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Andrew Young Interviewee: North Georgia, 1981 July 21 [Box 140, Item 9, Side 1]
Topics include: The decision to take the United Nations job, talks with Carter during transition, talk with Cyrus Vance, reactions from other black politicians, agreements with Carter, first African trip and impressions of leaders, and approach to Zimbabwe to Namibia, Tanzanian President Julius Nyerere, FESTAC, and meeting with Agostinho Neto.
00:00 - Tom Dent interviews Andrew Young. They continue their discussion about the election of Jimmy Carter and Young's decision to take a post with the United Nations. Carter had invited Young to a meeting in Atlanta. They discussed Barbara Jordan. Young did not think that she would be interested in a post with the United Nations. Carter said Young was the only person he felt could do what he wanted at the United Nations. Carter thought they could accomplish something if they moved quickly. He wanted to connect with the third world and particularly Africa. He wanted to curtail nuclear weapons.04:00 - Young said he would not say no. It was something he had wanted to do, but had not thought it was the right time. He wanted to clear it with [his wife] Jean. He was concerned about moving to New York and living in the Waldorf Hotel. Carter agreed to talk to Jean. Young wanted to talk to [Secretary of State] Cy Vance.05:50 - Young and Fred Bennett had driven to Plains, GA after Carter was elected to speak with him. They discussed the C.I.A. and the F.B.I. Young told them about how they had harassed Martin Luther King, Jr.08:20 - Young also lobbied for Jordan as the Secretary of Treasury. She, Yvonne Burke, and Young got along very well. Young thought it was important that the Secretary of the Treasury understood politics. He suggested an industrialist like Irwin Miller rather than a banker. Young did not know W. Michael Blumenthal, but thought he fit most of the criteria he wanted to see in a Secretary of the Treasury.11:00 - Young thought Carter could only succeed if he internationalized the economy. Cy Vance understood this, but got bogged down with the Russians. Young wanted to talk to Vance before he accepted the U.N. position. They spoke. Young talked about his contact with the press and his intentions. He had no intent of insubordination. They had no problems.15:40 - Leonard Woodcock was one of Young's candidates for the United Nations. He talked to Carter about him. Carter called Jean and talked to her later that night. Jean was not obstructionist, but needed to be consulted. It was hard on the kids and expensive. They went to Plains, GA for the announcement. 18:38 - Other black politicians and leaders did not want to join the administration. Jesse Hill and Coretta Scott King did not want Young to take the U.N. position. Dent recalls Young's arguments to him at the time. Young felt Africa was important. He sat in on cabinet meetings as U.N. Ambassador. 21:47 - More on Young's discussion with Vance. They agreed on Africa policy. Vance had no problem with Young's relationship with Carter. Young assured him he would discuss everything with Vance first.23:15 - Ambassador Paul Bomani of Tanzania brought Young a letter from President Julius Nyerere inviting him to a meeting between the parties in Zanzibar and Tanzania, who were uniting as a new national party. Shortly after he was sworn in, the Carter sent him a note asking him to make contact with African leaders to find out what they were expecting from the administration.24:40 - Young took his first trip to Africa on the way to Tanzania. He met with 22 African heads of state. He went to Tanzania, Kenya, Zaire, Senegal, Ivory Coast, and Nigeria and also met with other leaders including Kenneth Kaunda who were visiting the Convention or FESTAC. 26:54 - The message was that Africa wanted to make sure that the Carter administration would not come down on the side of white racism. They felt the Byrd Amendment assisted white racism. They wanted the U.S. to respect U.N. sanctions on Rhodesia. The U.S. could help in the struggle in Namibia.29:17 - The Johnson administration and Arthur Goldberg had set the tone in Namibia. The U.S. had called for free and fair elections in Namibia. Young began to work on the message. No one believed it.[Recording ends 31:32, continues on Side 2.]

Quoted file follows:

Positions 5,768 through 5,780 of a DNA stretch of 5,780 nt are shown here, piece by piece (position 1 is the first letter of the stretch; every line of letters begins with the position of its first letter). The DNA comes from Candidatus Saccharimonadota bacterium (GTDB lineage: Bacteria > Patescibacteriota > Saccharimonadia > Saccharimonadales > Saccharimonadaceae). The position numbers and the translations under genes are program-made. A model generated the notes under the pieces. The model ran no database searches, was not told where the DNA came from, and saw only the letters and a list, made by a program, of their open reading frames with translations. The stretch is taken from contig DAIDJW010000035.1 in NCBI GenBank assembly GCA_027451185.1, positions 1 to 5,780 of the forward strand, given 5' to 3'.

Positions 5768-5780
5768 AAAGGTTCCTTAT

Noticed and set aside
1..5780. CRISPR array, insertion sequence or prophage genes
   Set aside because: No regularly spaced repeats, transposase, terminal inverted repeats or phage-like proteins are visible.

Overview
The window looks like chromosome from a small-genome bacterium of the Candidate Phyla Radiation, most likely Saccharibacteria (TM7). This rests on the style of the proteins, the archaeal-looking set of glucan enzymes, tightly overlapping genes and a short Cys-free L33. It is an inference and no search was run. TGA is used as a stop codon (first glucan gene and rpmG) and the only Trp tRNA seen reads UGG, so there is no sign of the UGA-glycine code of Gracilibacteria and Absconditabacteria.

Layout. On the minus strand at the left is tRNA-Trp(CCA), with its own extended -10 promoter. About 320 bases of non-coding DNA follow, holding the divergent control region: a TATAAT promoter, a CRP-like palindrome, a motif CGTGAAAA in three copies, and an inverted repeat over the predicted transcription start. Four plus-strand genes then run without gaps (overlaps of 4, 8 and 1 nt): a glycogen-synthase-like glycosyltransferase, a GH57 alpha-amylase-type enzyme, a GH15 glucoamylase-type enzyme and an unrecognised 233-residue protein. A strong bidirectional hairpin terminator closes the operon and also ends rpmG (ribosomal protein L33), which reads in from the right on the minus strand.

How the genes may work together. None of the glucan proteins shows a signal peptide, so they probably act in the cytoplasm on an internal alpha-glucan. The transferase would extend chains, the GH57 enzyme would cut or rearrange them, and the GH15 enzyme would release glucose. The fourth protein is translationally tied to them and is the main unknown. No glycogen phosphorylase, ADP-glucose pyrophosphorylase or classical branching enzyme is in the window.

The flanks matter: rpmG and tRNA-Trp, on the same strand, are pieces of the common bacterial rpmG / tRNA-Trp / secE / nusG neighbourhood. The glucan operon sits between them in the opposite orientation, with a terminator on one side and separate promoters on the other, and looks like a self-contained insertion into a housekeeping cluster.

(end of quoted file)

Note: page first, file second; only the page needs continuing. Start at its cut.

Young, Andrew, 1932-
Carter, Jimmy 1924-
New York City (N.Y.)
Tulane University Digital Library
Amistad Research Center
Audiocassette, mono. 16-bit
Box 140, Item 9, Side 1, Tom Dent collection, Amistad Research Center at Tulane University, New Orleans, Louisiana
Physical rights are retained by the Amistad Research Center. Copyright is retained in accordance with U. S. Copyright laws.